The Trump White House is becoming a global headache
The unsettled nature of the administration will worry many around the globe who are invested in security ties with the US, including India. Much of bilateral business is boosted through the forging of personal ties. The efforts of the past three months in building a bridge to Flynn by Indian officials have just been blown upcolumns Updated: Feb 17, 2017 21:40 IST
If you were to have a drink for each instance when Donald Trump had a woeful week over the past 20 months since he exploded upon the American political scene, you would wake up with a serious hangover. Just short of completing a month as President of the United States, he is providing little reason for that pain to subside.
Trump is given to boxing analogies. For instance, he has often cited the “champ” who went into a fight knowing the referee was biased. But he told Trump that the simple way to settle matters was to knock out the opponent, so the decision could not be settled on a technicality. That’s the mantra Trump repeated through the primary season and into the general election. His camp has spoken of his tendency to use the rope-a-dope tactic of the late legend Mohammad Ali, essentially allowing opponents to wear themselves out delivering a flurry of blows before felling them with a telling hit. Trump, of course, also describes himself as a counterpuncher.
The resignation of Trump’s national security advisor General (retired) Michael Flynn over inappropriate contact with the Russian ambassador to Washington during the transition phase and misinforming vice-president Mike Pence in that regard, could be considered a body blow to any administration. We are yet to witness a counter from Trump, though he has flailed about. But what it does highlight is the amateurish nature of how some of his appointees have approached governance.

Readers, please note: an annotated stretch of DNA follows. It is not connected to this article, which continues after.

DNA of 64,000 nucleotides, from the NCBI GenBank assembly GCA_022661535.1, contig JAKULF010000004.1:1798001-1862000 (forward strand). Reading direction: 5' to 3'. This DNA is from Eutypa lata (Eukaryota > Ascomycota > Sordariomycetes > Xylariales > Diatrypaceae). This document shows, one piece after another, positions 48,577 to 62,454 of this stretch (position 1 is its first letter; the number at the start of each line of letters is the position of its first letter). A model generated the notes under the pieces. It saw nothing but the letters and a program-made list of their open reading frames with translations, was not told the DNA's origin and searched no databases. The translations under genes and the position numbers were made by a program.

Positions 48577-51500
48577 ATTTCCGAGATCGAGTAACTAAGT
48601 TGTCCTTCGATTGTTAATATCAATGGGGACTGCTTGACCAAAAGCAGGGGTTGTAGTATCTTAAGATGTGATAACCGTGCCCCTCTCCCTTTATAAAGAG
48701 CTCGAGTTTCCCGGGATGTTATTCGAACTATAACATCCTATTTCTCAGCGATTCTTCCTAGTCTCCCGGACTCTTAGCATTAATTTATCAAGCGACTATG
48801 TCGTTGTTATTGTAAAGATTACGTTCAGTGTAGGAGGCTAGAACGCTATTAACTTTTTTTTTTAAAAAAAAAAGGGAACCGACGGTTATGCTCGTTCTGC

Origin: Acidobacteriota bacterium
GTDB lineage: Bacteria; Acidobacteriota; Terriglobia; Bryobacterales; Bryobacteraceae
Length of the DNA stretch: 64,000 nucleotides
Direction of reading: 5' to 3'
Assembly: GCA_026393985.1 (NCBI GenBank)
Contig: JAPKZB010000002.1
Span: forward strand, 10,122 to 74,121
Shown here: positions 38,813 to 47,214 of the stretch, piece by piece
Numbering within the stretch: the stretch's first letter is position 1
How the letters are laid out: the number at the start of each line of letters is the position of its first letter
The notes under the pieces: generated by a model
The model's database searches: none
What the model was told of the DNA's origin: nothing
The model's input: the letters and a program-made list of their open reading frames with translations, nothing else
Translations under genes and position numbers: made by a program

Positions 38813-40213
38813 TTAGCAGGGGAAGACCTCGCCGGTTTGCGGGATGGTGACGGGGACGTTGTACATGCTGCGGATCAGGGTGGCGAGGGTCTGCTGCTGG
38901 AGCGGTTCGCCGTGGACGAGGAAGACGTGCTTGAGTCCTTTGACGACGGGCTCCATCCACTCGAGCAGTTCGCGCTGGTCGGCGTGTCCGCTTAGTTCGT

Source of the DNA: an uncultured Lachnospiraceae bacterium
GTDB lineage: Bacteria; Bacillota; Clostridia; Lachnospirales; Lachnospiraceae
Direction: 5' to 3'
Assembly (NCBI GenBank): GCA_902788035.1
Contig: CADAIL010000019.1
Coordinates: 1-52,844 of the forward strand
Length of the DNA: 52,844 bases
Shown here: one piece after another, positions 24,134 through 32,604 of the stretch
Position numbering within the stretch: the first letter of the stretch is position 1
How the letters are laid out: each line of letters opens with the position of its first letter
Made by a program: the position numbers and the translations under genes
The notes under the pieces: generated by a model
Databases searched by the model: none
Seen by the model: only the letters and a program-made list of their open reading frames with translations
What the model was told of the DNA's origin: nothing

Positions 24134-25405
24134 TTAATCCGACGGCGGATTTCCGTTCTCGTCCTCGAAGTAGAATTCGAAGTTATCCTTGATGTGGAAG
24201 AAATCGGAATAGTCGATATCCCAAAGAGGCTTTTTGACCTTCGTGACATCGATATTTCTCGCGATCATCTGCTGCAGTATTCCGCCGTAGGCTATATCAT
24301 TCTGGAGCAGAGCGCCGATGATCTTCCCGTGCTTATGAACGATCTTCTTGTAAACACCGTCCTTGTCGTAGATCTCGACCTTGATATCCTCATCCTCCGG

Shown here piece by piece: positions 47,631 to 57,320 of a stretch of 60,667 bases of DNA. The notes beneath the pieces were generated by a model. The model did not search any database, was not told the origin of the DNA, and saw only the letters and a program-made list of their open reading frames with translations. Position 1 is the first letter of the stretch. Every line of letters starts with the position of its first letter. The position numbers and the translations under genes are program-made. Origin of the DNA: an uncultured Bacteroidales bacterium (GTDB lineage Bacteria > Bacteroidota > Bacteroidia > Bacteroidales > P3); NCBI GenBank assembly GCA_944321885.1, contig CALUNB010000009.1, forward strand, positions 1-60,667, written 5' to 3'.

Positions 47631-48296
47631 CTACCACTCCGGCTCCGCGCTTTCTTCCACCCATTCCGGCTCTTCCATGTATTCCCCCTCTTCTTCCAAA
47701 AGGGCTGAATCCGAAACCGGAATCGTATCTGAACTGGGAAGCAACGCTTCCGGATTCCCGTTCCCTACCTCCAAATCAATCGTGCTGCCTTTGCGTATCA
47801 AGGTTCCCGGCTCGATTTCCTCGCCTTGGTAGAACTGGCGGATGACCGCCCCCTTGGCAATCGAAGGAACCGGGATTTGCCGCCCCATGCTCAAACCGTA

There’s a larger danger in this approach — undercutting foreign relations. Flynn’s resignation came hours after Canadian Prime Minister Justin Trudeau left Washington. Any positivity from that visit vanished in the haze of Flynn’s folly, even as White House spokesperson Sean Spicer referred to Trudeau as “Joe” during a confused briefing. And the NSA was also departing, and leaving a critical position unmanned, soon after Trump stood by Japanese Prime Minister Shinzo Abe in the face of some missile-flexing from the North Korean regime. It also came just as Israeli PM Benjamin Netanyahu was to arrive in Washington. The NSA is missing in action as the Trump administration, in its brief tenure, has provoked China, Iran, and even Venezuela.
The unsettled nature of the administration will worry many around the globe who are invested in security ties with the US, including India. Much of bilateral business is boosted through the forging of personal ties. That was evident during the days of the Obama administration, as strategic connectivity between the two countries boomed once Ashton Carter replaced Chuck Hagel as defence secretary. The efforts of the past three months in building a bridge to Flynn by Indian officials have just been blown up.
The role of the NSA is particularly important given how the nature of the beast has evolved: From evaluating threats, domestic and foreign, to also covering economic, trafficking and cyber infrastructure spaces. The lack of such a figure cannot be compensated for through a series of executive orders.
But that upheaval within the Trump White House or its winter version at his Florida resort, Mar-a-Lago, may not be limited to just Flynn. There are already rumours over Trump’s displeasure over Spicer’s performance as spokesperson, over his unhappiness with chief of staff Reince Priebus and the possible ethics issues involving adviser Kellyanne Conway.
This is the most critical juncture, the outset of an administration, where stability is most required, before a couple of years of normalcy and then a period of churn as the term winds down. But the Trump administration does not appear to offer much respite from a sense of unease.
As Prime Minister Narendra Modi’s schedulers are looking ahead to a potential September meeting with Trump, they could well be stumped at the interlocutors to invest in because of this tempest.
As the White House keeps absorbing all the punches thrown its way, the result could be to leave the American body politic concussed. There’s a reason for that term punch-drunk. And that’s cause enough for another global headache.
Anirudh Bhattacharyya is a Toronto-based commentator on American affairs
The views expressed are personal